Injury to Feelings – Vento Bands to be Increased

Blog Posted: Wednesday 30th March 2022 by

The Presidents of the Employment Tribunals in England and Wales and Scotland have released joint Presidential Guidance revising the Vento bands of awards for Injury to Feelings.

The new Vento bands apply to claims presented on or after 6 April 2022 and are:

  1. The lower band (less serious case): £990 – £9,900
  2. Middle band (cases that do not merit an award in the upper band): £9,900 – £29,600
  3. The upper band (the most serious cases): £29,600 – £49,300
  4. The most exceptional cases can exceed £49,300

What is ‘Injury to Feelings’/Vento Bands?

Employees may be given compensation for financial losses in discrimination lawsuits, but they may also be awarded compensation for “injury to feelings” under the Equality Act 2010. Almost every successful discrimination claim includes an award for injury to feelings at some level.

Compensation for injury to feelings represents the employee’s emotional distress, rather than penalizing the employer. It differs from a personal injury claim in that no medical injury is necessary.

What is discrimination?

Discrimination is when someone is treated unfairly for any of these reasons:

  1. age
  2. disability
  3. gender reassignment
  4. marriage or civil partnership
  5. pregnancy and maternity
  6. race (including colour, nationality, ethnic origin)
  7. religion or belief
  8. sex
  9. sexual orientation

These are called ‘protected characteristics’ under the law (the Equality Act 2010). Discrimination based on any of these protected characteristics is against the law.

Direct vs indirect discrimination

When someone is treated unfairly because of a protected characteristic, such as gender or ethnicity, this is referred to as direct discrimination. This might take the shape of a pregnant employee being denied a promotion because of her pregnancy, or a disabled candidate being passed over for a role because of their disability.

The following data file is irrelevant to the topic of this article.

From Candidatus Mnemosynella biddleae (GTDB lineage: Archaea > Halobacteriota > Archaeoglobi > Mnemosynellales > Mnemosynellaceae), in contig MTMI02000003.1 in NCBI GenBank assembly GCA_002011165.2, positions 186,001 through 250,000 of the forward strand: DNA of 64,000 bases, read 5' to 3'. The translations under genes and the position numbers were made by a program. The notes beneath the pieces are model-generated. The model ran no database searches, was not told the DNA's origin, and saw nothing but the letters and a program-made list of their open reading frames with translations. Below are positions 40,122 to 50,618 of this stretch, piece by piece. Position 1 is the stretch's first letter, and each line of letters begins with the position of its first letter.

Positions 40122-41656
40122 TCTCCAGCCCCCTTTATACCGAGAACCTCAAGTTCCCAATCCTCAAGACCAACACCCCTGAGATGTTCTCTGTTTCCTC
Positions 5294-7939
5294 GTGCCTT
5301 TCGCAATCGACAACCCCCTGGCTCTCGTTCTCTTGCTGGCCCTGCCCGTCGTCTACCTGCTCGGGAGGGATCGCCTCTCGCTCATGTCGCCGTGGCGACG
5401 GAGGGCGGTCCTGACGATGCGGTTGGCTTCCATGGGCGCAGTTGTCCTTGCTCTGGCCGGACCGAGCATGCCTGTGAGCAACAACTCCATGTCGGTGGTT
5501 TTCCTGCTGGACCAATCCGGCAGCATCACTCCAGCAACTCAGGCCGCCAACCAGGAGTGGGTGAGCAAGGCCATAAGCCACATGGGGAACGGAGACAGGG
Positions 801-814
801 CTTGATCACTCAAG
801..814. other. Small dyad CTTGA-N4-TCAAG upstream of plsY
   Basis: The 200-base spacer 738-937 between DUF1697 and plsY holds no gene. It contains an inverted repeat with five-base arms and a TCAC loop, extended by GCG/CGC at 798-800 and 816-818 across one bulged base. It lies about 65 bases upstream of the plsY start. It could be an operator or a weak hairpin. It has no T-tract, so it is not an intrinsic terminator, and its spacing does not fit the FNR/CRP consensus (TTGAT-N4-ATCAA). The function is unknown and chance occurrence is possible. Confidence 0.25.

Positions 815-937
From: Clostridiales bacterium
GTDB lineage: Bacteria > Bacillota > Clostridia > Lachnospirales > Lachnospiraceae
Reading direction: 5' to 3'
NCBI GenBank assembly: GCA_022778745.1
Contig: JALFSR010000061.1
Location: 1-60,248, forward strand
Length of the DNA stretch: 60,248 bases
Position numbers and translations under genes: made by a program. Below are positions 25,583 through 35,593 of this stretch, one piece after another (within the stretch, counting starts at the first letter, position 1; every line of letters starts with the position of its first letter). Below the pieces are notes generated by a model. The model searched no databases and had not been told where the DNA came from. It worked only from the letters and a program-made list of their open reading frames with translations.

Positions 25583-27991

Indirect discrimination occurs when there are rules or arrangements that apply to a group of workers or job candidates but are less fair to a certain protected characteristic in practice. Sometimes, indirect discrimination may not be illegal if an employer can establish that the rule, procedure, or process in question has an “objective justification.”

When an employer could be held responsible for an employee’s actions.

If an employee discriminates against another individual, their employer may also be held liable under the law. This is referred to as ‘vicarious responsibility.’

Whether the employee and the employer are both held accountable is determined by whether the discrimination is related to the employee’s job.

An employer may not be held liable if an employment tribunal determines they took all reasonable precautions to prevent discrimination, harassment, and victimisation by employees.

What an employer can do to prevent discrimination

You can help prevent discrimination in the workplace by steps including:

  1. having an up-to-date equality policy
  2. providing regular anti-discrimination training to staff
  3. making it clear how staff can complain if discrimination happens
  4. regular one-to-one catch-ups between employees and their line managers, to help build positive working relationships

Strong rules are a great place to start, but diversity and inclusion at work should not just be another tick-box exercise in the HR manual. 

Equality in the workplace entails equal employment possibilities and treating workers and job applicants fairly.

People shall not be treated unjustly for grounds covered by discrimination legislation (‘protected characteristics’).

Information within this blog has been provided and is under ACAS. With our retained HR service you will have access to employment law experts who can support you with policy development or discrimination claim. Please call us on 01952 288361 for a no-obligation chat or email us at

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